Here we are again, this time in Darfur, with genocide going on and the international community hesitating to get involved. Yes, we have talks about it and there are those who are actually working in the region, trying to keep the peace, but what can WE do? What are Quakers called to do in such circumstances? Should we all drop everything and go stand in the way of the guns? Should we personally take food to starving people so we know it reaches those who need it? Should we protest from home and try to break down the arms trade so that such things can't happen as easily because it's harder to get guns? Should we "just" pray?

There are groups like Christian Peacemaker Teams, Friends Peace Teams, Nonviolent Peace Force, and probably others, who are attempting to do the work of teaching nonviolent solutions to conflict resolution. These are great groups, but how many of us will actually go and help them? They can't at this point do anything in Darfur, because they don't have nearly the personnel to try such a thing. But what if they did? What if they had an army-sized group of individuals trained in nonviolent conflict resolution, willing to pay the "ultimate price" for standing for peace?

I'm reminded of some studying I did on Romans 12:17-21, which the NRSV translates like this:

Do not repay anyone evil for evil, but take thought for what is noble in the sight of all. If it is possible, so far as it depends on you, live peaceably with all. Beloved, never avenge yourselves, but leave room for the wrath of God; for it is written, ‘Vengeance is mine, I will repay, says the Lord.’ No, ‘if your enemies are hungry, feed them; if they are thirsty, give them something to drink; for by doing this you will heap burning coals on their heads.’ Do not be overcome by evil, but overcome evil with good.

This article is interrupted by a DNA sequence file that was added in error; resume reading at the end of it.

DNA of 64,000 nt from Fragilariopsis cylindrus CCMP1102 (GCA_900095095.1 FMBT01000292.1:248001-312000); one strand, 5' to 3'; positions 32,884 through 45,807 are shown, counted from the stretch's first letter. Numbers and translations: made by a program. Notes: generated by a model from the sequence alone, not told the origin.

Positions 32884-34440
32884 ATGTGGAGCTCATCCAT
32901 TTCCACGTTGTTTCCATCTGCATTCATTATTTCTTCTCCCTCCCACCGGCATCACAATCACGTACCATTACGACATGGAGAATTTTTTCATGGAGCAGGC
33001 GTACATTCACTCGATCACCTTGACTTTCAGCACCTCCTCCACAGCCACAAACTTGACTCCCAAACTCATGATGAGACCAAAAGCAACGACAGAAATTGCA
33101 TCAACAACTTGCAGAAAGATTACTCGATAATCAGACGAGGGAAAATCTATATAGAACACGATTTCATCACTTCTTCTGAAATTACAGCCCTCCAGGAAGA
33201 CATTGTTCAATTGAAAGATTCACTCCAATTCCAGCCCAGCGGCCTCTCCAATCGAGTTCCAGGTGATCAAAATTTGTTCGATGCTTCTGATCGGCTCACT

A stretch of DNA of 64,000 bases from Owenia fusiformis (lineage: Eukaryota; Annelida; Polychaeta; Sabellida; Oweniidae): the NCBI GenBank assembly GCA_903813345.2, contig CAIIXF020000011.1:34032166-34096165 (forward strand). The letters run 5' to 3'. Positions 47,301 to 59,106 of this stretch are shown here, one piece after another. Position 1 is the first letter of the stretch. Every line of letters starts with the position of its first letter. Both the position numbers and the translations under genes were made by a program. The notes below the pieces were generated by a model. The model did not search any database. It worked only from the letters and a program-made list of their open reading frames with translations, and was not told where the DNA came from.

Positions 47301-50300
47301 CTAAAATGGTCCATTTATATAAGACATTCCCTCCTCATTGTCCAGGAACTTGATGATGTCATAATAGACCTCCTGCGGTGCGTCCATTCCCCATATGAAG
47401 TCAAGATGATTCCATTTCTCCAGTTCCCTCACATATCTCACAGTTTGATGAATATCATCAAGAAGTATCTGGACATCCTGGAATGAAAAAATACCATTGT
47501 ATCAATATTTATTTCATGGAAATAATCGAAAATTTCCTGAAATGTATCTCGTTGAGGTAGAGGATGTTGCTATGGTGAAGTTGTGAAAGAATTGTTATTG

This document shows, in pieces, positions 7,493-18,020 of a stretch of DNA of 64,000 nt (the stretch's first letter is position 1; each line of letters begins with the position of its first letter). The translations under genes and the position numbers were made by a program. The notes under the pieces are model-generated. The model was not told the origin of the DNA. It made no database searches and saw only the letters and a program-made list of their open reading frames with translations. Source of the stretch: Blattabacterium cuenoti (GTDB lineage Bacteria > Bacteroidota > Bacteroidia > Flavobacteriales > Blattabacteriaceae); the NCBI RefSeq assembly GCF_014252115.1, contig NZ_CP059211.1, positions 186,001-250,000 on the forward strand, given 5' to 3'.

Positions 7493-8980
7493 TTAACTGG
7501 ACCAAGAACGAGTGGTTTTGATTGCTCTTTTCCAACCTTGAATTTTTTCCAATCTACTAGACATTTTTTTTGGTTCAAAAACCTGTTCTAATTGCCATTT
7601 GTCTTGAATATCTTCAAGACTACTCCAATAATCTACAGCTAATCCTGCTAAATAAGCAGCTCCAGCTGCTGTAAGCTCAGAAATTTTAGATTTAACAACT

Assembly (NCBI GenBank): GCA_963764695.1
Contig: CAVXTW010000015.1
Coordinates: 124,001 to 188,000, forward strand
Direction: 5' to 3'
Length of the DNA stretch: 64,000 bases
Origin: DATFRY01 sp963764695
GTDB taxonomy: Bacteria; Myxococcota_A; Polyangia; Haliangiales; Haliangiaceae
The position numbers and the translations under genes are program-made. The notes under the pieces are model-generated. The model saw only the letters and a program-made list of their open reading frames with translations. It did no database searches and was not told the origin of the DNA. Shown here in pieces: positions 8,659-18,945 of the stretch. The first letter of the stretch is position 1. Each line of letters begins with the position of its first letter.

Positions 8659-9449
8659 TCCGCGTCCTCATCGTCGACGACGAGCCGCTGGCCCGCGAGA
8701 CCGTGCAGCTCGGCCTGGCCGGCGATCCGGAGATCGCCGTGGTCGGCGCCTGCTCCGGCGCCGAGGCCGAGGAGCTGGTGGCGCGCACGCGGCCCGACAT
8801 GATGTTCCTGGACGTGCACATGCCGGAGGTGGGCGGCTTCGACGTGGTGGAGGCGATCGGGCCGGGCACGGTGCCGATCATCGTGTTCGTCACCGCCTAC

As I studied this in Greek, I noticed that there's a lot going on here underneat the surface that we don't notice in English. What's important here is that Paul, as Jesus does in the Sermon on the Mount, takes a normal way of living and asks followers of Christ to go further. Repaying evil for evil would seem to make sense, to be the just and equitable way of living, but he says take thought for what is noble. He tells us that as far as it depends on us, we are to live peaceably with everyone. We aren't to take revenge ourselves, but instead--and the Greek is very strong here--it is God and God alone who is to handle vengeance.